1 in 4 women will experience a miscarriage. Maybe that statistic is supposed to be comforting, to help me feel less alone. As it stands now, I hate that statistic. I would never wish this kind of pain on anyone, let alone 25% of all women. The pain of knowing that I’ll never get to hold or even see my little one is overwhelming sometimes. I would have been 11 weeks pregnant today. Instead, I lost my baby Tuesday at just over 10 weeks. I didn’t even get to hear a heartbeat.
My boyfriend and I were scared when we first found out I was pregnant. It was our first, and we hadn’t exactly planned it. Neither of us knew how to be a parent. Even worse, my family was, and still is, completely against our relationship. My mother even offered to pay for an abortion. I never even considered it. The thought of destroying something I had helped create, a child that was a part of me from the moment I saw those two pink lines, was unthinkable. Much to my family’s dismay, I was going to keep this baby.
Gradually, our fear was replaced by excitement. We began planning our future as parents. Where we would live, what we wanted the nursery to look like, and even picking out names. Kaidan David or Kaylee Ellen were what we had in mind. My doctor booked my first appointment for August the 21st, when I would have been 12 weeks along. Hayden and I were never more ecstatic than when we were imagining how our baby would look or what the heartbeat would sound like. I can’t help but think that we got excited too quickly.
I had been spotting lightly for about 2 days before I finally went to the ER. I hadn’t thought much of it at first. Lot’s of women spot during their first trimester, right? Still, I wanted to make sure everything was as it should be. The pelvic exam and blood work went well, and the doctor seemed optimistic. It wasn’t until the ultrasound that I started to think something had to be wrong. The ultrasound was showing that the baby was only 6 weeks into its development. My last period had been in May, and according to all the estimates, I should have been at least 10 weeks.
They couldn’t have been that far off, could they? My baby shouldn’t be that small. To make matters worse, there wasn’t even a heartbeat. Still, everyone seemed optimistic. I was told to rest and keep a close eye on what was happening, and to come back if it got worse. I ended up returning to the ER less than twelve hours later.
The blood work from that second ER visit showed that my hormone levels were falling and that everything I was afraid of was quickly becoming a reality. I was given an IV and transferred to PCU, where the doctor laid out my options. I could either have a D&C, take a pill that would force the miscarriage to happen more quickly, or go home and let it happen naturally. I opted for the D&C. The thought of having to flush my baby down a toilet was more than I could handle.
I remember the first thing I did after I woke up from the surgery was cry. It was all I could do that whole night. Hayden said he had never heard sounds like the ones I made come out of any other human before. I know he knows a lot about the pain of loss. Two months prior to my miscarriage, his father spontaneously passed away. Three months prior to that, his mother had passed after a two year battle with leukemia. He told me that even after the deaths of his parents, losing this baby was the worst pain he ever felt.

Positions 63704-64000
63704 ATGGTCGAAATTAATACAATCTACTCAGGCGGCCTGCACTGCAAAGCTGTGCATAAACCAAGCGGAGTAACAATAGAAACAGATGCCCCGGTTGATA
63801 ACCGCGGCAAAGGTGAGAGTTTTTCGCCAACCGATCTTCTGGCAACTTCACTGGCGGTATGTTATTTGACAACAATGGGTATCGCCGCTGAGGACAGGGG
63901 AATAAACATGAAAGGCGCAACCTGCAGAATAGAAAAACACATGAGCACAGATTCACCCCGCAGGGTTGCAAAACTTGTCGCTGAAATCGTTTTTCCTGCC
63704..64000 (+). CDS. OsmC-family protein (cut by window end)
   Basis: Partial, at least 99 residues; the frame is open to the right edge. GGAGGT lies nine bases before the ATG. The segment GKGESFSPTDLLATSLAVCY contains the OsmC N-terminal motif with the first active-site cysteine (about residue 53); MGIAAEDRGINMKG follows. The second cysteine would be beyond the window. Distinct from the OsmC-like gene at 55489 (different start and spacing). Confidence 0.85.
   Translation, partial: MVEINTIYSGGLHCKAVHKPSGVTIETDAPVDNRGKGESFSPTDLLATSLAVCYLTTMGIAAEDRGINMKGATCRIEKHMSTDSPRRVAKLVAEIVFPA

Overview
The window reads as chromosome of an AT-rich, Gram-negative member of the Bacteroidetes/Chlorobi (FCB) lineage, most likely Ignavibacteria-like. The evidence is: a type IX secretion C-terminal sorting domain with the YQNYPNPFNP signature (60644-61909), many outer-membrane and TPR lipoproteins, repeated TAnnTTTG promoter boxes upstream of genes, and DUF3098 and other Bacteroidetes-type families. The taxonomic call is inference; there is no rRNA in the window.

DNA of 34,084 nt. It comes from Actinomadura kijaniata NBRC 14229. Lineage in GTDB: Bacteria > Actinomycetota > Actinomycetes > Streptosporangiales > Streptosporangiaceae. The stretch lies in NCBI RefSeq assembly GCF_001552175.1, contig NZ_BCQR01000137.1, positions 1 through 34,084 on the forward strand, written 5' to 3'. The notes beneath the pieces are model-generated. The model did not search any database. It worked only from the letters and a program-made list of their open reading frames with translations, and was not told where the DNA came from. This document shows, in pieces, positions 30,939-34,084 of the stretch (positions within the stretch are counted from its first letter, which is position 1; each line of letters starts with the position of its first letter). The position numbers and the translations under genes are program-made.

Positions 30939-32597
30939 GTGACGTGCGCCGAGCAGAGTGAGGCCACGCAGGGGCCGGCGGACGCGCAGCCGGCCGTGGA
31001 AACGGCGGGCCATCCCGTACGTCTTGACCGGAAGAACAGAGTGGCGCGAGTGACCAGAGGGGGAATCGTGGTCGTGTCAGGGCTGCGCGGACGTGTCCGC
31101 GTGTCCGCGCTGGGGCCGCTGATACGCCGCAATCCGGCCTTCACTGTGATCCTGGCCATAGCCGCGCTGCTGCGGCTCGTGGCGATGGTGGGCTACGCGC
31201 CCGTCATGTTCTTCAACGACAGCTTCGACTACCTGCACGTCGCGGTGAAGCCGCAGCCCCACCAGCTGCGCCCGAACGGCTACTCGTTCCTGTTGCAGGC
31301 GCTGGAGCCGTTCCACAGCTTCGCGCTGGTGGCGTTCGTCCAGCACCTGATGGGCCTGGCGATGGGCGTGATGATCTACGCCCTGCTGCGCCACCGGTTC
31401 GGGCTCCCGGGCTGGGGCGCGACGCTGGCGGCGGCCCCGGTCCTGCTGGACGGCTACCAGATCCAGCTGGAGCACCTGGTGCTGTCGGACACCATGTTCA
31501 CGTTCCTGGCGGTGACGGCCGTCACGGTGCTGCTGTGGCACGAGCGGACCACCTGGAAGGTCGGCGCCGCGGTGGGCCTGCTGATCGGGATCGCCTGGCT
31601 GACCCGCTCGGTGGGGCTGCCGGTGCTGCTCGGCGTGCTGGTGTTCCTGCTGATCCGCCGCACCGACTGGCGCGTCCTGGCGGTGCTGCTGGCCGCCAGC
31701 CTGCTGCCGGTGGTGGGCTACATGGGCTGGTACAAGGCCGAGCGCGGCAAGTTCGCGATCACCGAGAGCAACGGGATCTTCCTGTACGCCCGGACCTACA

I wish I could say I was getting better. The urge to cry isn’t as overwhelming now. Maybe I’m just running out of tears. All I know is I’m not better. I’m tired. I’m bitter. I’m angry. I wish people were more sympathetic, my mother in particular. “It was just a cell, Kris. It wasn’t a real baby.” I wanted to punch her more than anything the moment she said it. I know she’s just ignorant. My sister and I are both healthy, and she’s never gone through anything like this before. Still, it hurt. That comment helped stir the pot for one of the worst fights my mother and I have ever had. She still isn’t speaking to me. I want her to understand how I feel more than anything.
I feel broken, like my body betrayed me and my baby. I feel like I see babies everywhere. One of my co-workers just had a healthy baby boy. My best friend is pregnant with her second child. Even as I was leaving the hospital, the first thing I saw coming out of the elevator was a window full of balloons and flowers celebrating the birth of a baby girl. I think I hated that woman for a moment. She got to hold and kiss her baby, while mine had died that exact same day.
It wasn’t fair. I had wanted my baby too. In a few short weeks, I came to love my child more than I had ever loved anyone, and in a few short hours it was all ripped away from me. Now, a week later, I still feel empty. I can’t help but think that I shouldn’t feel this way. What normal person cries all night over a tiny, unfinished baby? Apparently, I do. I miss him/her everyday. I’m dreading work tomorrow. I’m supposed to be up in two hours to get ready. I need to sleep, but I just can’t. I really don’t want to go, but I’ve been out for a week now, ever since I went into the hospital. I don’t think my managers will understand if I try to take anymore time. I hope they can at least understand enough to be more supportive than my family has.